Financial advice for employees during the cost-of-living crisis

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The pinch is real and as interest rates and inflation spiral many workers are finding it increasingly difficult to make ends meet. Here are some tips on how to be savvy with the pound in your pocket.

Many third sector workers, particularly those on the national minimum wage, are finding it hard to make ends meet. Once a missed payment occurs it can be hugely challenging to return to an equitable place where money no longer feels like such a squeeze. Yet with some targeted advice, a willingness to make changes, a constructive dialogue with the employer and bespoke planning, things don’t need to get out of control. 

Cut the commute: Covid has re-established working patterns permanently and for the employee hybrid working by default also negates the need for expensive train commutes and/or driving costs and parking charges. If presenteeism is expected, talk to your employer about reviewing the rules when productivity is assessed.

Take advantage of employee discount schemes: Many employers offer discounts on an array of products and services that will reduce costs to the employee consumer. These can range from gym memberships to mortgage products. Some employers subscribe to rewards packages such as Perkbox that offers thousands of discounts for workers on high street brands and retail products. 

Slide into salary sacrifice schemes: Employees can choose to take advantage of a range of products from childcare vouchers to cycle to work schemes via a salary sacrifice scheme in which an employee sacrifices part of their pre-tax salary in exchange for these benefits. The advantage to the employee is obtaining these items without the need to pay tax or national insurance on these goods. 

Take advantage of free food and drinks perks at work: Your charity or not-for-profit employer may have a canteen with discounted meals or may offer fruit, biscuits, and other food items for office workers. Take advantage of these perks as well as free tea and coffee and consider swapping an existing expensive retail, hot beverage for making one at work.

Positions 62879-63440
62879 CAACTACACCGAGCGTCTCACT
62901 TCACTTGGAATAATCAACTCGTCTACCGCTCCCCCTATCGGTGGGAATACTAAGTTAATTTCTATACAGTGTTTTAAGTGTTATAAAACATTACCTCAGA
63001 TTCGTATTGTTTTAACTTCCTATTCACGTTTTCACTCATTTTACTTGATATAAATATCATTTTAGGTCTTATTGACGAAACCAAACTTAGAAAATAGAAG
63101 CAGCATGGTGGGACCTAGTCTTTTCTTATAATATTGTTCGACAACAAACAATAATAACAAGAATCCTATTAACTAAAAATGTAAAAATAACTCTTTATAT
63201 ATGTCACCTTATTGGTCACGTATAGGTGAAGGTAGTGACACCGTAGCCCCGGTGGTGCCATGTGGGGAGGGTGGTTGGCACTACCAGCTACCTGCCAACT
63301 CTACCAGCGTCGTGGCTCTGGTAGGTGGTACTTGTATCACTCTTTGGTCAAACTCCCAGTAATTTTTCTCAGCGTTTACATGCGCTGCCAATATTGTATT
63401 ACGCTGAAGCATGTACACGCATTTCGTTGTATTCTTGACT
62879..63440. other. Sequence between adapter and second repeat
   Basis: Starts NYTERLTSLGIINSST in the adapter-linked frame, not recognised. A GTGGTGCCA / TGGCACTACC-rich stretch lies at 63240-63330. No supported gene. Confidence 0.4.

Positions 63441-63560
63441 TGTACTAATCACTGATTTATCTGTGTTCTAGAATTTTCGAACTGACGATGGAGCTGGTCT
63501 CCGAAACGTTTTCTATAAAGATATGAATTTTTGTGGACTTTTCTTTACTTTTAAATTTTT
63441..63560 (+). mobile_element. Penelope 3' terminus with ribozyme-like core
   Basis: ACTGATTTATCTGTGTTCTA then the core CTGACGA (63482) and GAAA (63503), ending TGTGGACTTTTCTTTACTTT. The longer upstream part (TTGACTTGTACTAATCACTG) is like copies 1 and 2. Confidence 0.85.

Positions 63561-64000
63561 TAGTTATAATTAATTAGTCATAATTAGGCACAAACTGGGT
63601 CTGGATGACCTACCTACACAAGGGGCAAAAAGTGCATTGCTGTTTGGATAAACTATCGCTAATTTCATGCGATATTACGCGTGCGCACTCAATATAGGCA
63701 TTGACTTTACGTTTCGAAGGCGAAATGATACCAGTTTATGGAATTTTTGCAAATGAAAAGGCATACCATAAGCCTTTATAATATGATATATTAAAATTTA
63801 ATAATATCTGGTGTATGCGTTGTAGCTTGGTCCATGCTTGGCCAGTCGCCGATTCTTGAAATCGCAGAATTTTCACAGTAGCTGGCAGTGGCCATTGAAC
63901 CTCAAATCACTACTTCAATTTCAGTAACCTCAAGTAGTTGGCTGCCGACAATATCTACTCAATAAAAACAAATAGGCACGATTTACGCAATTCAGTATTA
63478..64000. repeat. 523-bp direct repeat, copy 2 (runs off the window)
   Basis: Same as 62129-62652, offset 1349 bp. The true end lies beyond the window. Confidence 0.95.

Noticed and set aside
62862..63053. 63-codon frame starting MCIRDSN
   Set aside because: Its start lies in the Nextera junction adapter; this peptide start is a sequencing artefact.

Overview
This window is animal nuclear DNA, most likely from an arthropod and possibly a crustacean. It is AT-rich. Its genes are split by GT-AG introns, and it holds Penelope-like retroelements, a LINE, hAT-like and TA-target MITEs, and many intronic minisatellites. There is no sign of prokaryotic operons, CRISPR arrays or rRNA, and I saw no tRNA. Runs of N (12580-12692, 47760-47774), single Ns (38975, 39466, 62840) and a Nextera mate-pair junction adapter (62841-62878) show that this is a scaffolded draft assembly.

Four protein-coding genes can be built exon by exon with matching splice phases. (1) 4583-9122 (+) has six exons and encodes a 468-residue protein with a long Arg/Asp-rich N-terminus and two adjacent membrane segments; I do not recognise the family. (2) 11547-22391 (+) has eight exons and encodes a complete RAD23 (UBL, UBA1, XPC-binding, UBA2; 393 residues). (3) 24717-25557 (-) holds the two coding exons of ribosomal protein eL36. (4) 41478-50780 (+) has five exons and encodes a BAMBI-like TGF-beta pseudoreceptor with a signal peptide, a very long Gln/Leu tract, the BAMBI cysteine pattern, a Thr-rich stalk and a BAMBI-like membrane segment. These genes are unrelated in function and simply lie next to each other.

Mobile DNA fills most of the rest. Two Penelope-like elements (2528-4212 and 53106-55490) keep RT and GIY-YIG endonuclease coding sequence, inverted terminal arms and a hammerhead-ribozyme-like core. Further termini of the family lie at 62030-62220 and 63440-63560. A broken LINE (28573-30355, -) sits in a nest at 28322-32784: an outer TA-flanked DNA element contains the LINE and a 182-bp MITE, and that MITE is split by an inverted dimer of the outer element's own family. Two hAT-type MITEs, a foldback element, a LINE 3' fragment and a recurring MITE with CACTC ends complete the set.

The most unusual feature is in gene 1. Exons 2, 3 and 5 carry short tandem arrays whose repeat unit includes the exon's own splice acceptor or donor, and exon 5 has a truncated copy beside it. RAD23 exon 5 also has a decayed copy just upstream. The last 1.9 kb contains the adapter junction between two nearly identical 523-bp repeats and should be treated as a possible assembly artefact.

Enquire about extra shifts/work: Your employer may be looking for bank staff in busy periods. This may be linked to fundraising events or where phones need to be manned to take calls from donors and philanthropists. Sometimes, budgets may not allow, and volunteers are asked first but talk to your employer to see if there are ways you can raise your salary by taking on an extra shift or doing more work.

Attend financial planning and support sessions: Many employers provide financial education for their staff. This might be part of a wellbeing package but if your charity is smaller ask your employer if they have affiliations with any support groups. Understanding how to plan your money, afford seasonal gifting, cope with a hike in mortgage payments or cut your utility bill are valuable life lessons that will help ease the pressure and ensure that your money works for you in the best possible way.

Access hardship funds: When things are tough and you are in jeopardy of defaulting on monthly payments either for car loans, rent to a landlord or your mortgage, it’s time to seek help. Your employer will be able to point you in the direction of where you can go to find the appropriate help. There may be a hardship fund for employees that have hit difficult times or access to a low-interest loan that can be arranged to meet short-term costs. The important thing is to start talking about how things really are.

Change your consumer habits: There’s never been a better time to evaluate where all your money goes, and most banks can provide some data on how your salary is apportioned. It may become clear that an ill-placed affiliation with a particular supermarket, brand or high-street retailer needs to stop or change temporarily. Loyalty, when the cost-of-living bites can be misplaced. A good starting point is assessing what you are putting in your supermarket trolley. Can branded goods be swapped for similar but lower-cost items?

The cost-of-living crisis looks set to stick around for many more months to come, if not longer, and the quicker we can alter and change our spending habits while taking advantage of favourable rewards and benefits packages at work, the better. With some careful planning, strategy and forethought, employees in the sector can ensure things don’t spiral out of control.

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